24 Oct 2019
Fossil coral records provide new evidence that frequent winter shamals, or dust storms, and a prolonged cold winter season contributed to the collapse of the ancient Akkadian Empire in Mesopotamia.
30 Sep 2019
A team of Japanese and Italian researchers, including from Tohoku University, have evidenced mechanically delivered projectile weapons in Europe dating to 45,000-40,000 years - more than 20,000 years than previously thought. This study, entitled "The earliest evidence for mechanically delivered projectile weapons in Europe" published in Nature Ecology & Evolution, indicated that the spearthrower and bow-and-arrow technologies allowed modern humans to hunt more successfully than Neanderthals - giving them a competitive advantage. This discovery offered important insight to understand the reasons for the replacement of Neanderthals by modern humans.
05 Sep 2019
Do you have new research to share about anthropology, archeology, paleontology, sociology, climate change or endangered species? You could win the opportunity to highlight your research in Asia Research News 2020.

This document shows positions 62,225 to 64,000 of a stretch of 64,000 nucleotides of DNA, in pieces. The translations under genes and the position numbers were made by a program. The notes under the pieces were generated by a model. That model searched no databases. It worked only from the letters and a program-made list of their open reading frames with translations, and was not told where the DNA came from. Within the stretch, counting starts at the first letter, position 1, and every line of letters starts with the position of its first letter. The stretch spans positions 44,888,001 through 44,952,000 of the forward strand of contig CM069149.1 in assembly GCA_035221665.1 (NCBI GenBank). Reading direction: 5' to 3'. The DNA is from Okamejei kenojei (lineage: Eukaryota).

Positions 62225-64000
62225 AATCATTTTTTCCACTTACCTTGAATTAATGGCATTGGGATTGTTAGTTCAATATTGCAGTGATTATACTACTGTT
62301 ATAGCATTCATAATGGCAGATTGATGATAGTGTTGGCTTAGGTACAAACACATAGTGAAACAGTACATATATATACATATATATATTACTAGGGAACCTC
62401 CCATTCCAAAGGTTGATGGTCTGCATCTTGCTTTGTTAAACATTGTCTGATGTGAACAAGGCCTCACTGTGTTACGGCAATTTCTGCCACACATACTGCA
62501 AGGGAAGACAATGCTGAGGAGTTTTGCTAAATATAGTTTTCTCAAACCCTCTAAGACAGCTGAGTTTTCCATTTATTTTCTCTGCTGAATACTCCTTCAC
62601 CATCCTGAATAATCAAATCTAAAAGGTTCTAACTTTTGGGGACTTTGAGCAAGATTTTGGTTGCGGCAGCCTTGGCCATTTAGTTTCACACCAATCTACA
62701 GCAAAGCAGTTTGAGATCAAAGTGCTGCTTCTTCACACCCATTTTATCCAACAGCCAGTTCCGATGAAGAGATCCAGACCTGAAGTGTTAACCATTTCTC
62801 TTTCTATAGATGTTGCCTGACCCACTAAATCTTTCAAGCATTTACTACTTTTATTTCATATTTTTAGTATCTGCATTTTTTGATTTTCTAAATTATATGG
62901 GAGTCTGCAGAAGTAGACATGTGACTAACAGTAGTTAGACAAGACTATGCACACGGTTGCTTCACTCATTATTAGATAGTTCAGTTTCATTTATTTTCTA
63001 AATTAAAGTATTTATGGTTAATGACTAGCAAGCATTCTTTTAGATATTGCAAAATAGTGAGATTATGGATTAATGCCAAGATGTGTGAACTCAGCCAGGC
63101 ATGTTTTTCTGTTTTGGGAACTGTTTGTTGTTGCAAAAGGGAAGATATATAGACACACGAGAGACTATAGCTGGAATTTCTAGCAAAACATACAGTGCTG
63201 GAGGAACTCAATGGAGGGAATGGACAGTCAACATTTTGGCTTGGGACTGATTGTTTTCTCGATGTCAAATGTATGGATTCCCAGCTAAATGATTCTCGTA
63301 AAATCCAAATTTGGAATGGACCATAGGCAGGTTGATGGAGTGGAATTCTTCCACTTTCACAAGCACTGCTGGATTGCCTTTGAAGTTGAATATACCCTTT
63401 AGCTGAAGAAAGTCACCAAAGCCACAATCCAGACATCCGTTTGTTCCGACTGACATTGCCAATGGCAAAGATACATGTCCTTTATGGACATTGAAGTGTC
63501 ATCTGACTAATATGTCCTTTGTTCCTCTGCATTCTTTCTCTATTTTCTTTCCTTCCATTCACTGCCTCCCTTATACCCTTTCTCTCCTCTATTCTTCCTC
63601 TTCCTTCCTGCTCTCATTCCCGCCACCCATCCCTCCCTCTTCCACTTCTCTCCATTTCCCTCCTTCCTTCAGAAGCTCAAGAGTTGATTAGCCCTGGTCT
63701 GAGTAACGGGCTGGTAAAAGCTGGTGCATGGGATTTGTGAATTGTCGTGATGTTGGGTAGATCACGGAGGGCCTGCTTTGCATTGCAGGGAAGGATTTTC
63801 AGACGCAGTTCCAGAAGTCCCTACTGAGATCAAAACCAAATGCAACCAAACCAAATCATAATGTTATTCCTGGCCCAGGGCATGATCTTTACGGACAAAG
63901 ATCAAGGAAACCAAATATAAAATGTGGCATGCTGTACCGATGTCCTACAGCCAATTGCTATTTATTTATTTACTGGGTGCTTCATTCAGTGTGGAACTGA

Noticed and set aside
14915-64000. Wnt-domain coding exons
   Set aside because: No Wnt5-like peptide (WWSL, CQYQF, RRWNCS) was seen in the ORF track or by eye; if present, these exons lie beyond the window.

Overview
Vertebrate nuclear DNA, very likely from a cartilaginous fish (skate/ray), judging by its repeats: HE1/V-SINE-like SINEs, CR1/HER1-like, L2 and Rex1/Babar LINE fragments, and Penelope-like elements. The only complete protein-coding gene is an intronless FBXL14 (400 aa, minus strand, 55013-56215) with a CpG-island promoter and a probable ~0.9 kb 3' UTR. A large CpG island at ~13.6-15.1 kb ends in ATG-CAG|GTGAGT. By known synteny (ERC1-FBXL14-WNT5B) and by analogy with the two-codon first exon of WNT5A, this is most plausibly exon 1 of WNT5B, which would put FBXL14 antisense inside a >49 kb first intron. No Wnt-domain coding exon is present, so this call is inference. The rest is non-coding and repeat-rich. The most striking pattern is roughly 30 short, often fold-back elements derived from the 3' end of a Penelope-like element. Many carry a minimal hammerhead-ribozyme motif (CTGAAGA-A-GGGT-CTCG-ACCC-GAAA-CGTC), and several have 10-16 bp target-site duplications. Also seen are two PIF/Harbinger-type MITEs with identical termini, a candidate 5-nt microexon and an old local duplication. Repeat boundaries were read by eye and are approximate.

25 Feb 2019
Conference hosted by the Myanmar Research Centre at the Australian National University (MRC-ANU) will explore contradictions, ambiguities and complexities of ‘Living with Myanmar’.
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My research on how medieval Japanese royal women strategized to overcome disparity is relevant in a time when COVID-19 has exposed ongoing problems tied to the vulnerability of (Japanese) women and gender stereotypes (e.g. recent remarks by Tokyo Olympics chief Mori).
Universiti Teknologi MARA (UiTM)
Dr Heo is currently a senior lecturer at the Department of Microbiology and Parasitology, Faculty of Medicine, Universiti Teknologi MARA, Malaysia.
Universiti Malaysia Sabah
Sanen Marshall is a US Fulbright Scholar (2017) and a UK Chevening Scholar who teaches at the Centre for the Promotion of Knowledge and Language Learning, Universiti Malaysia Sabah.